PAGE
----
Spatial inequality has recently received considerable attention from scholars and decision-makers alike. The growing interest surrounding this issue derives from the fact that spatial inequality – defined as income inequality across geographical or administrative units within a territorial entity (e.g. a country or region) – is related to interpersonal inequality. Spatial inequality is also important because high regional income disparities can lead to voter reaction against the established system and to internal disputes about the distribution of resources, undermining social and political stability and making civil conflict a distinct possibility (Kanbur and Venables 2005, Ezcurra and Palacios 2016).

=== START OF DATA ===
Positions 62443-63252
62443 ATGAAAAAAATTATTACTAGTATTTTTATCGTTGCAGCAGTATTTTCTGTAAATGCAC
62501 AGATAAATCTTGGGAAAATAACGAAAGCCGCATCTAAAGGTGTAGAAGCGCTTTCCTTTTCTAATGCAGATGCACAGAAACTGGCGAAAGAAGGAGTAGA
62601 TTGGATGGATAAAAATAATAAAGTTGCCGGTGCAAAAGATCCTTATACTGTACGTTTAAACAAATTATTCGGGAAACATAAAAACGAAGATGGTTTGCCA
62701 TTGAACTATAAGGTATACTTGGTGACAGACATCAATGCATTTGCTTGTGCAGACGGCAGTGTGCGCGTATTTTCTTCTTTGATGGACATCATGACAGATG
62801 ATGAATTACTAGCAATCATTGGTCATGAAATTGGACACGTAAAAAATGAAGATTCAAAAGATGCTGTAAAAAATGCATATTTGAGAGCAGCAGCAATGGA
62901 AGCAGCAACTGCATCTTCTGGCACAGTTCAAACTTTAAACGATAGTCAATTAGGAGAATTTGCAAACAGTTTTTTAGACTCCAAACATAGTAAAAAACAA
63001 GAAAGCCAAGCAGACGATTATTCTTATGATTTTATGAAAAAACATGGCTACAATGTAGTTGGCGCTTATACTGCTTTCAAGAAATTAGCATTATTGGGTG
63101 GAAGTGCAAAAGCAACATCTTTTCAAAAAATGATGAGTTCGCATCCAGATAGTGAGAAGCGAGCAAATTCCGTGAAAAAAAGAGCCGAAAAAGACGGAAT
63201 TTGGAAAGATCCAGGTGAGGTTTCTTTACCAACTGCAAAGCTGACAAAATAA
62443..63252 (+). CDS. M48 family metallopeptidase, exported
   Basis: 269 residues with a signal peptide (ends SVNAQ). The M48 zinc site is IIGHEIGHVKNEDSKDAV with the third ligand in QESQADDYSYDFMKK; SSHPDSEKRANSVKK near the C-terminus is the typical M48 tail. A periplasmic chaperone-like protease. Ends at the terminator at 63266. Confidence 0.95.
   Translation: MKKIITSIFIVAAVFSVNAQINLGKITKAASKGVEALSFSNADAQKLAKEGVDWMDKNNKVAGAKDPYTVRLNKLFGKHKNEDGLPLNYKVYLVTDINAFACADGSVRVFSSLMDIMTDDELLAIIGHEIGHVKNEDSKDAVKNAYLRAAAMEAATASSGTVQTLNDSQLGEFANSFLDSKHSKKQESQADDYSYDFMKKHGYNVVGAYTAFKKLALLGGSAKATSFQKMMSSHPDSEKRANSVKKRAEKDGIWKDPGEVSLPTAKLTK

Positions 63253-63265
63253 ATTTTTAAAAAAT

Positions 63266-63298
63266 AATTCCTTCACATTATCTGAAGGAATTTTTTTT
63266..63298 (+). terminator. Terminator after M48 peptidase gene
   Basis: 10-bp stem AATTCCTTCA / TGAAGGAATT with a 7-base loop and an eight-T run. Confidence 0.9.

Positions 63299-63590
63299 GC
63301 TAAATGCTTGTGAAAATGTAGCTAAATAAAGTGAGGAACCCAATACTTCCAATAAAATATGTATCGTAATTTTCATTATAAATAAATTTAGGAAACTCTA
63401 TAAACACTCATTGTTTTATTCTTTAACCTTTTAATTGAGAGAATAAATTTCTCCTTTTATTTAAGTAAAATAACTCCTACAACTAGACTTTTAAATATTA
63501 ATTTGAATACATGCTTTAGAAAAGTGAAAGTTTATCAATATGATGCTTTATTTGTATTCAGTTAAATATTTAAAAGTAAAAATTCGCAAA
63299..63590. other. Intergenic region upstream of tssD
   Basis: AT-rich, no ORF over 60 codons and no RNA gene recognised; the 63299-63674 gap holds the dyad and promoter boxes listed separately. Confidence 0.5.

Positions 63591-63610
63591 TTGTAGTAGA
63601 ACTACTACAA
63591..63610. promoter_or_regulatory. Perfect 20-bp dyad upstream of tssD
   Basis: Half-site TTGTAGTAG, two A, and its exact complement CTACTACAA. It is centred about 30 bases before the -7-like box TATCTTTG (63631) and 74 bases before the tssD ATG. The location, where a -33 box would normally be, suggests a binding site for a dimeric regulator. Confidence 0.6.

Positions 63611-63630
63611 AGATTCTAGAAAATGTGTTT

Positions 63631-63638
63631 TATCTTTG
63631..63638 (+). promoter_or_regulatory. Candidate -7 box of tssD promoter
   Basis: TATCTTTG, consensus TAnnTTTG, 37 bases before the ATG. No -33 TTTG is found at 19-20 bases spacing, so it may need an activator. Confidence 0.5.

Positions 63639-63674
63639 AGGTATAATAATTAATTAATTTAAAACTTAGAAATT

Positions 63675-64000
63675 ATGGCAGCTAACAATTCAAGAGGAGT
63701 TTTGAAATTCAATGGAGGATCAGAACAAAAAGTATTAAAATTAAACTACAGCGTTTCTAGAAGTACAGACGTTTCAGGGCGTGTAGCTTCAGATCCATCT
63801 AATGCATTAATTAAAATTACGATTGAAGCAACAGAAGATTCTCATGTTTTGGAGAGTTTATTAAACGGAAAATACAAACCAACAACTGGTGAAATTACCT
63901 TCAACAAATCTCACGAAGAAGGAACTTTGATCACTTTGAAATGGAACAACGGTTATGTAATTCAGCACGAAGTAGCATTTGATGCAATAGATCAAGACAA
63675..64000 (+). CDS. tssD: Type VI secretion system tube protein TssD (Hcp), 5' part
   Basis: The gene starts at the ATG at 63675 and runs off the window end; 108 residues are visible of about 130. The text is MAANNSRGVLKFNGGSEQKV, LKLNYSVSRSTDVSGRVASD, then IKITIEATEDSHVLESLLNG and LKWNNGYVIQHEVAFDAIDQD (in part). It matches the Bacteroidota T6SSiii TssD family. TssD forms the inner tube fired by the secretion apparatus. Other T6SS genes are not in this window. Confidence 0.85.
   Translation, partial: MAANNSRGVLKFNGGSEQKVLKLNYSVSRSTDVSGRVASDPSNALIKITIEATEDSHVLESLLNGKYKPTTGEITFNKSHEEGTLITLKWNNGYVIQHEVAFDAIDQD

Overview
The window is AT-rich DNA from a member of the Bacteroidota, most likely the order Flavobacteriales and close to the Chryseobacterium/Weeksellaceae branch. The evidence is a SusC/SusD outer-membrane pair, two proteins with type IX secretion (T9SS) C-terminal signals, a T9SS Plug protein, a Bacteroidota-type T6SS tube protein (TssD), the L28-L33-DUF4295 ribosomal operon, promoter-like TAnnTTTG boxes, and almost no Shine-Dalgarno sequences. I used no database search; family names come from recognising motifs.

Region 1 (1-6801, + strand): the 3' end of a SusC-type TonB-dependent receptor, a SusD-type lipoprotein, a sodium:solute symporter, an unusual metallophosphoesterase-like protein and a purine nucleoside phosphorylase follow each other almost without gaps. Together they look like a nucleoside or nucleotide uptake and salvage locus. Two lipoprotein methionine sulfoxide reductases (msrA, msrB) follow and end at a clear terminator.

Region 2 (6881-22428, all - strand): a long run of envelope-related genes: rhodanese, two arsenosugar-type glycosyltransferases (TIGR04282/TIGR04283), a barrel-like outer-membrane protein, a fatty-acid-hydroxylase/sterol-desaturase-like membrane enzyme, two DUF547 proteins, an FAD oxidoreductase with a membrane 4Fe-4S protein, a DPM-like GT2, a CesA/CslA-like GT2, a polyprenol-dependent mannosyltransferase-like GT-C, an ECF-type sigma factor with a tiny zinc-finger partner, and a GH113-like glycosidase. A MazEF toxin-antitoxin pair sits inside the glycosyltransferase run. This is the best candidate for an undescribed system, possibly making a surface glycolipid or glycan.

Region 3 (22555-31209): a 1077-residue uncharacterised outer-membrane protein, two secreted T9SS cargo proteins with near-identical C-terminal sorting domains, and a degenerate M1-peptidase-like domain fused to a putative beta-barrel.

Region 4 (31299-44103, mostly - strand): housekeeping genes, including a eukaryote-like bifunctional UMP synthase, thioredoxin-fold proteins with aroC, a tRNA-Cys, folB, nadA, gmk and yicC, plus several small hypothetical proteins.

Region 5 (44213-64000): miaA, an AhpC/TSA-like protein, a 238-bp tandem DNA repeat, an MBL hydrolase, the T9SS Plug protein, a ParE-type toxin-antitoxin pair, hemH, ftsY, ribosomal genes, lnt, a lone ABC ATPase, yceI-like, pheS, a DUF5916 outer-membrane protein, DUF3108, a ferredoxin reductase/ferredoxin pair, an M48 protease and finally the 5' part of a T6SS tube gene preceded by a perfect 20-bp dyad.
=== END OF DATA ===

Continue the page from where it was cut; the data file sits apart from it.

The impact of different factors on spatial inequality has been profusely examined. The focus has mainly been on the level of economic development, the degree of trade openness, fiscal and political decentralisation, or the quality of government. However, the influence of the ethnic composition of the population has attracted much less attention. Only a limited number of studies on the determinants of spatial inequality until now have been concerned, albeit tangentially, with ethnic fractionalisation as a factor behind rising territorial polarisation (e.g. Ezcurra and Rodríguez-Pose 2013, Lessmann 2014). Fractionalisation indices take into account the identity and size of the various ethnic groups, but they incorporate no additional information about other substantive characteristics of the groups. In particular, these indices do not capture the extent to which the members of each group are spatially clustered, ignoring the degree of segregation within countries. Nevertheless, ethnic segregation is a relevant aspect of regional diversity and there are reasons to expect that it may affect spatial inequality, as ethnic groups often differ in economic terms (Alesina et al. 2016).